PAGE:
You could go to one everyday. Experts, gurus, mavens and wizards offering input on social media, SEO, content marketing, digital media, reputation management, email marketing, internet security, media relations, yada, yada, yada.
Should you go? Yes! Will you learn something? Maybe. Will it be time well spent? That’s the hard thing to know before you do it. It’s like parties: sometimes the party you’re invited to turns out to be far better or worse than you expected.
In the past few years, I have attended several such presentations. Some were free; some were attached to a luncheon or were part of an all-day conference.
On occasion, I have signed up immediately, been filled with great anticipation and been disappointed when the info shared was simple and basic. Other times I have gone to an event mainly to schmooze with some of the other attendees, only to have the presenter unexpectedly deliver meaningful, useful ideas and information.
A problem for presenters is estimating the baseline knowledge level of the audience. I’ve had presentations go way over my head and I’ve had presentations after which I wanted to say, “Tell me something I DON’T know!”
Whether you pay $40 for a luncheon ticket or just show up after work for the free beer, make a serious effort to walk away with new insight. I’ve always figured that if I can bring home one or two nuggets that I did not have before, there’s some value there. If I can put one of the new ideas into action, it was worth the effort to attend.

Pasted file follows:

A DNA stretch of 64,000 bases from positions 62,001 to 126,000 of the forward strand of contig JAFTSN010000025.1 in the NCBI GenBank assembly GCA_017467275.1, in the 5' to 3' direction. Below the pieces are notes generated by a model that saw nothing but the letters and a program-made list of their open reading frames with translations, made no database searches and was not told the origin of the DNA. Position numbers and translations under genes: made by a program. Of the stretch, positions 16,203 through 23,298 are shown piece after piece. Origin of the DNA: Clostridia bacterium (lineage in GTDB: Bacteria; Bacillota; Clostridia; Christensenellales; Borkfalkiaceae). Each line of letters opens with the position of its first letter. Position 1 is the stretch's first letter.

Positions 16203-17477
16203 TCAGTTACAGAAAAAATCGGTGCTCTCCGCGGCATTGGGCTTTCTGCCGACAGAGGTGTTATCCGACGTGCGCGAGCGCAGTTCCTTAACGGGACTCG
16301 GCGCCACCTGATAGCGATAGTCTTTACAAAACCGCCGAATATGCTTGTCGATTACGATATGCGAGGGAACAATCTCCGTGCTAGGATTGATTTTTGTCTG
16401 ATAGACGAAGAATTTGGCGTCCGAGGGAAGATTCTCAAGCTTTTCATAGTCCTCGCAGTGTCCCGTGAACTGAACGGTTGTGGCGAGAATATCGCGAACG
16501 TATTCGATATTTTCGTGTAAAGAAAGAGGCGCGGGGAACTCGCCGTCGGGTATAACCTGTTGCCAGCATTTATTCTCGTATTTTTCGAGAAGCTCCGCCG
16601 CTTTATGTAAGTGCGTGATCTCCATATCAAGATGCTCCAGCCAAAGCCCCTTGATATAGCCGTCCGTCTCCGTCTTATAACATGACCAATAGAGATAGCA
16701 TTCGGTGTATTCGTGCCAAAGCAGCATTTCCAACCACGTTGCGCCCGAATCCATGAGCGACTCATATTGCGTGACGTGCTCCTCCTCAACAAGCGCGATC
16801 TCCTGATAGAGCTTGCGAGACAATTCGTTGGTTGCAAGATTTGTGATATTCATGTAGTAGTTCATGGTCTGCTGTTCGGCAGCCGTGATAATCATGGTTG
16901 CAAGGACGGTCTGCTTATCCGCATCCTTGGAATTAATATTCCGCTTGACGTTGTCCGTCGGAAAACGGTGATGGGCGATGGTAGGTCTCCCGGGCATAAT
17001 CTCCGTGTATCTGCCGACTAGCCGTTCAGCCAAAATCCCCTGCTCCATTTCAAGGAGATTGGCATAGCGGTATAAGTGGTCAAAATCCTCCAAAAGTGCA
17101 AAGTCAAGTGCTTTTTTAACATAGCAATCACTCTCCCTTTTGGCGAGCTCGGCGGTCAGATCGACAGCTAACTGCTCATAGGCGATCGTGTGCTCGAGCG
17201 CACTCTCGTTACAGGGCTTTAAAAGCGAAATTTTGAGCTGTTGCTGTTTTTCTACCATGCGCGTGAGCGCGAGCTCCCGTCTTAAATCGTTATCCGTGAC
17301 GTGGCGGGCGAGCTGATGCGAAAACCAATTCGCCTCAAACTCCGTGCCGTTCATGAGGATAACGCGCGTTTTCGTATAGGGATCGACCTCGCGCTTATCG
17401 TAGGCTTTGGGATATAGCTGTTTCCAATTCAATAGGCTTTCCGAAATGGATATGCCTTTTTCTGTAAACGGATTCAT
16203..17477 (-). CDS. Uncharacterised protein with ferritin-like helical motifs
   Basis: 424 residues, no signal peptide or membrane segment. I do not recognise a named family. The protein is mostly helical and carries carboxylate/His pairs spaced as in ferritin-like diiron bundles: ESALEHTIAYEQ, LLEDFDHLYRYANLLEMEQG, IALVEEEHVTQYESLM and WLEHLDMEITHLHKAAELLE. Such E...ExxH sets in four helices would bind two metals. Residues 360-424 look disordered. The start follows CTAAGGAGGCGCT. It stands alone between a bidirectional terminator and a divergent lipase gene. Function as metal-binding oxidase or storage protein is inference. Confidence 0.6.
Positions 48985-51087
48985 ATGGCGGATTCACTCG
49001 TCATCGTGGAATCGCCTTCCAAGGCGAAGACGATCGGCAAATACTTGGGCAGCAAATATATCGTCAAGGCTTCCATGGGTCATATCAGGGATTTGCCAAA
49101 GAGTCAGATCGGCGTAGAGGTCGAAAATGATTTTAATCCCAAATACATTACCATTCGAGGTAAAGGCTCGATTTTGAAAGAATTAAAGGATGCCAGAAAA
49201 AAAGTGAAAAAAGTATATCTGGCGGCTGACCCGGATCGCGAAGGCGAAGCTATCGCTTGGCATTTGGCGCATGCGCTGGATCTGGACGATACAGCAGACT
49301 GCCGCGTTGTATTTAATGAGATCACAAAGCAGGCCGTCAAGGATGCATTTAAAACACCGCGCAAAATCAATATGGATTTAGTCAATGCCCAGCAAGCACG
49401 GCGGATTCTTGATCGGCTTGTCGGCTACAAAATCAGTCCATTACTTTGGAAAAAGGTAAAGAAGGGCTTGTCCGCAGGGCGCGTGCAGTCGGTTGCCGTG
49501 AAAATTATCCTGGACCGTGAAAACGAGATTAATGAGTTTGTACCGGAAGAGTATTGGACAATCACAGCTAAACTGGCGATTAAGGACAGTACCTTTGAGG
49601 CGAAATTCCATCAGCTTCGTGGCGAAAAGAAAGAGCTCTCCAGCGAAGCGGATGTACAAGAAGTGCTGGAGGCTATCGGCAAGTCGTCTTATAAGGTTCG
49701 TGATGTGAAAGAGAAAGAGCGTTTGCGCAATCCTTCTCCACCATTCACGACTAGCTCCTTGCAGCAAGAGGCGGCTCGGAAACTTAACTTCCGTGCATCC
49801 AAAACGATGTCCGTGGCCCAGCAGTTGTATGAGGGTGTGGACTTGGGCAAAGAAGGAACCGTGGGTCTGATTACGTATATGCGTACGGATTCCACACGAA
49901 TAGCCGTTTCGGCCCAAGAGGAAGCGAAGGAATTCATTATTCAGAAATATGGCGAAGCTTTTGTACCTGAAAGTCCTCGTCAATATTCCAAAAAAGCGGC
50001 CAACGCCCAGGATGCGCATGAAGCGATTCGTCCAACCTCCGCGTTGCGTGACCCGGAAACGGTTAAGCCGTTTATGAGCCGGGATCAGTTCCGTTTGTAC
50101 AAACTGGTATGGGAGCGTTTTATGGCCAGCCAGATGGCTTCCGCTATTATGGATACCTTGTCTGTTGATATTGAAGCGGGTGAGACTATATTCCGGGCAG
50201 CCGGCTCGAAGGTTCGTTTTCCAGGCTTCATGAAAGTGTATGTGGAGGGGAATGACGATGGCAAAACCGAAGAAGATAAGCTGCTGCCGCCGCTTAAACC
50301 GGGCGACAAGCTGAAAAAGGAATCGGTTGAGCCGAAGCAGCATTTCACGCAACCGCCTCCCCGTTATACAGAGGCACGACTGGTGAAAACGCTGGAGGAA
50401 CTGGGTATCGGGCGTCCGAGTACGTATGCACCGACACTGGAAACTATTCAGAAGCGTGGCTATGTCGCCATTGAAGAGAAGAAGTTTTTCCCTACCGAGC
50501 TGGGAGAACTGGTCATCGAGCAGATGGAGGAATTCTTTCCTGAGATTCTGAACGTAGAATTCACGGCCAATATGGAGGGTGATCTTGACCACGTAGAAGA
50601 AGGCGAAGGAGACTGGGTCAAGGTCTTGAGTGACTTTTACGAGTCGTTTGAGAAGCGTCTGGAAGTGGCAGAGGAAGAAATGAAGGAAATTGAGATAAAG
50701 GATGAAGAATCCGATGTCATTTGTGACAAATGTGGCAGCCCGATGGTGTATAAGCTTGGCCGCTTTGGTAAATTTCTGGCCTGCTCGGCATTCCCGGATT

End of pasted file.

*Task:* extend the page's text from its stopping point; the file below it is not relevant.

Two quick points: Take notes when you can. Even sketchy notes with a key word or two can help you recall what was imparted. Also, at conferences take advantage of opportunities to chat in the hallway between sessions. But don’t skip a session to gossip or tell old workplace war stories.
This week I am attending a (free) presentation titled Social Media Made Simple PLUS How To Really Use LinkedIn! Do I hope to learn something? Yes. Will it turn to have been time well spent? Maybe. There’s only one way to find out!